3. Marble is also your friend. Marble, to a geologist, means metamorphosed limestone. But, to a stonemason, it includes unmetamorphosed limestones. Polish up some fossiliferous limestone and it will have that nice, aesthetically appealing marble patterning. Inspect columns and statues if they appear to be marble as there is a strong chance that they are teeming with fossils.
  4. Use something to give a sense of scale. Whenever you take a picture of a fossil, always use something to show how big it is! Which is something I failed to do whilst in Lincoln, as you will see below…
  5. Don’t be afraid to look a prat. I know I did. If anything, it’s part of the fun.

Lincoln Cathedral

As already mentioned, my visit to Lincoln Cathedral was not meant to be a fossil hunting trip. Whilst on the way to the cathedral, I stopped by the temple in the gardens near the Usher Gallery and decided to have a look at the limestones used to build it, happily finding some fragments of bivalve molluscs. I stopped by the Medieval Bishop’s Palace and found myself looking at more fossils in the rocks there too. Unfortunately, I took no pictures. When I entered the busy Cathedral, I started to walk down the aisle in the centre, taking the walk slowly enough to notice a familiar shape beneath my feet; I’d found my first fossil inside the building. As you can see from the slightly blurry photos below, I found no shortage of gastropod and bivalve fossils.

So I moved onto the columns, which appeared to have a marbly look to them and the bonus that you don’t look like as much of an idiot when inspecting a column as you do when taking pictures of the floor (who am I kidding? I looked daft doing both).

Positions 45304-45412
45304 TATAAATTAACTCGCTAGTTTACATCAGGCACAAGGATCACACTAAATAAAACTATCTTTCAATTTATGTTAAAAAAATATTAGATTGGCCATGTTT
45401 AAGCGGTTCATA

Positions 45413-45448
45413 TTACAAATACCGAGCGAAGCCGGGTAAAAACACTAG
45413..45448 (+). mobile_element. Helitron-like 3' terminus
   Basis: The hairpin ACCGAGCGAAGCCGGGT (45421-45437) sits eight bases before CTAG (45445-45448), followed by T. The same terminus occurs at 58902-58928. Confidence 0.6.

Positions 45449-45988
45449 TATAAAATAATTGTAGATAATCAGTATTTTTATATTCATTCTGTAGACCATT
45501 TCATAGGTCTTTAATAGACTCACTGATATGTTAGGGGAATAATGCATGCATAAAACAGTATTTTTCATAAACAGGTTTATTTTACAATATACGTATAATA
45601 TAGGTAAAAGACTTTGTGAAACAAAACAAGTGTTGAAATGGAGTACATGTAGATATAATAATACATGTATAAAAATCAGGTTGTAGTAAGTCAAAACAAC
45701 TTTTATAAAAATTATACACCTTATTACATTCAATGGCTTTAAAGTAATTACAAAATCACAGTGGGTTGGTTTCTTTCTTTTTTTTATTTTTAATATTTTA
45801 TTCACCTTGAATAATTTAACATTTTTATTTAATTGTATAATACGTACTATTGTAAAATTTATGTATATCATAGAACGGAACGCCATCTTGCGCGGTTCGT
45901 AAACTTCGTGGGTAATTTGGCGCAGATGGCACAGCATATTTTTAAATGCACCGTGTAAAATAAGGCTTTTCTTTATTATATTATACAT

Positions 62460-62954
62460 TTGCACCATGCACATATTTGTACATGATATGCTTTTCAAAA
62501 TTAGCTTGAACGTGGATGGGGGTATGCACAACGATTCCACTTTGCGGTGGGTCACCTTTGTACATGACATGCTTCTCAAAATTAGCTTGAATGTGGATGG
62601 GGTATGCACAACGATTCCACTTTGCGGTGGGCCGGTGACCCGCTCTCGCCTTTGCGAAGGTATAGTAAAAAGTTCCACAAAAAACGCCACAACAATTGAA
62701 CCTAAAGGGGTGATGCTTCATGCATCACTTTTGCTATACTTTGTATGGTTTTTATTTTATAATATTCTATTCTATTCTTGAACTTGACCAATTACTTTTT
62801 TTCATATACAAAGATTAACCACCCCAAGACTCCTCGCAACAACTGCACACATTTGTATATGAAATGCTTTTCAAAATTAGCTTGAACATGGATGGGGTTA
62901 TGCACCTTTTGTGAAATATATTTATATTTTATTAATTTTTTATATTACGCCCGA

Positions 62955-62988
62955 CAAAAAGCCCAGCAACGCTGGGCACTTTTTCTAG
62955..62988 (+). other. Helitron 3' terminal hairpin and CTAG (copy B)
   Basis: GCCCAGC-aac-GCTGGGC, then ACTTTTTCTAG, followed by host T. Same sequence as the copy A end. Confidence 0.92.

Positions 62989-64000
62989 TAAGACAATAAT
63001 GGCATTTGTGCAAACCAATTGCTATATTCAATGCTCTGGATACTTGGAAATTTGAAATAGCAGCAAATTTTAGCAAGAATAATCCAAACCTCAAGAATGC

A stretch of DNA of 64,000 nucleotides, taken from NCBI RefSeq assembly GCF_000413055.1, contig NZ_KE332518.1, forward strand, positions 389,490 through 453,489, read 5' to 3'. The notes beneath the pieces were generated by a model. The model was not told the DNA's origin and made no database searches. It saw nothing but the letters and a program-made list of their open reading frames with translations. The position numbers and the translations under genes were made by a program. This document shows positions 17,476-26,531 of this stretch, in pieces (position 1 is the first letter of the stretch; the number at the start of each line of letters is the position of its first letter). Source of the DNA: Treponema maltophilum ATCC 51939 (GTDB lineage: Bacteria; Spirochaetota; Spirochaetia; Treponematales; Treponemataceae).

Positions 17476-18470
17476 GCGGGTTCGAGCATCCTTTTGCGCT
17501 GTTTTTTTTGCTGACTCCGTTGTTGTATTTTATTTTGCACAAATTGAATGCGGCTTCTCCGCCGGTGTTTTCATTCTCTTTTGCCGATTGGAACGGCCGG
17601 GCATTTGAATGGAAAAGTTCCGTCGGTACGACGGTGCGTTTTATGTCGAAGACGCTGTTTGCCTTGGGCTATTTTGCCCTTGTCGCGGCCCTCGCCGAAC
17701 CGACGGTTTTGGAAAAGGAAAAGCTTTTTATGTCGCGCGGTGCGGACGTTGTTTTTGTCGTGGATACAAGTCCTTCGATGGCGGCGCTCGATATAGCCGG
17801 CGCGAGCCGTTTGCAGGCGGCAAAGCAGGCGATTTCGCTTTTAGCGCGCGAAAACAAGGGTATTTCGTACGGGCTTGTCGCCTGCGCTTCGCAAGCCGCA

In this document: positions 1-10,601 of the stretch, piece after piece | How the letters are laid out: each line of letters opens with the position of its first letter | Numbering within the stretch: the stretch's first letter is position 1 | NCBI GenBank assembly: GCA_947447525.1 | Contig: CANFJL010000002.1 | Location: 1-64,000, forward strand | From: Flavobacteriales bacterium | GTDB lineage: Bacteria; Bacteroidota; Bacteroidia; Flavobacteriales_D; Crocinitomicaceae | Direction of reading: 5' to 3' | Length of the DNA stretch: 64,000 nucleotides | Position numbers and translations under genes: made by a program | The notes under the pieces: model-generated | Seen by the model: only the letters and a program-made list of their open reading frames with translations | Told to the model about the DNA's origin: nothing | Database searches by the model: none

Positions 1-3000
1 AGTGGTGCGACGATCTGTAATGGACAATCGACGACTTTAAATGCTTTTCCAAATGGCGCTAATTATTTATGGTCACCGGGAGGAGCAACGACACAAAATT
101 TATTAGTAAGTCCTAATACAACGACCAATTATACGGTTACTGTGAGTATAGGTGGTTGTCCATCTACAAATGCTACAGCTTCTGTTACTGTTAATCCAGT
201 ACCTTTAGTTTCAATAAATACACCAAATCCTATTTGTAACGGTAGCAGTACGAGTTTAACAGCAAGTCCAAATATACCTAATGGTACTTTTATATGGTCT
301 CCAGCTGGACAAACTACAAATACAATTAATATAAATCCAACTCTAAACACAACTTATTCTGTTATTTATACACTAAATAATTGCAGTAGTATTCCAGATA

I decided that I wasn’t going to be satisfied until I found some crinoidal limestone – there’s always crinoidal limestone, or so I joked. Unsurprisingly, to my surprise, I actually found some on a step:

My findings did not stop there. I also found some fossil corals in the plinth of a statue (interestingly, I remember the fossils better than the statue).

Frosterley Marble perhaps?

Fossils were even to be found near the little courtyard bit:

Anyway, that’s all for now. I’m intending to make this a bit of a thing whenever I travel anywhere new, which could be London next, and will attempt to get better quality photos (my phone is rubbish), use something for scale (when not blocking off pathways), and go through the effort to identify the fossils beyond the basic “these are fossils”.


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I have a Twitter account!

Despite not making regular use of this blog, I’ve decided to create a Twitter account to go alongside it. Naturally, if I get round to writing more regularly (I have a couple of half-written posts on the go), I will be posting them on the Twitter account, and it will also function as a place to quickly share science news which piques my interest, as well as sharing the tweets/links of researchers.

I’ve never used Twitter before so I’m getting used to it at the moment. Give me a follow and I’ll try to keep it up to date with some fascinating palaeo-related babble. Seeing as I don’t find time to write, yet I waste a lot of potential writing time browsing social media, this may well be a bit of a remedy. Check it out here: https://twitter.com/palaeobabbler

It was a rushed job, to be honest

It looks something like this.

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MyOneScienceTweet – my top two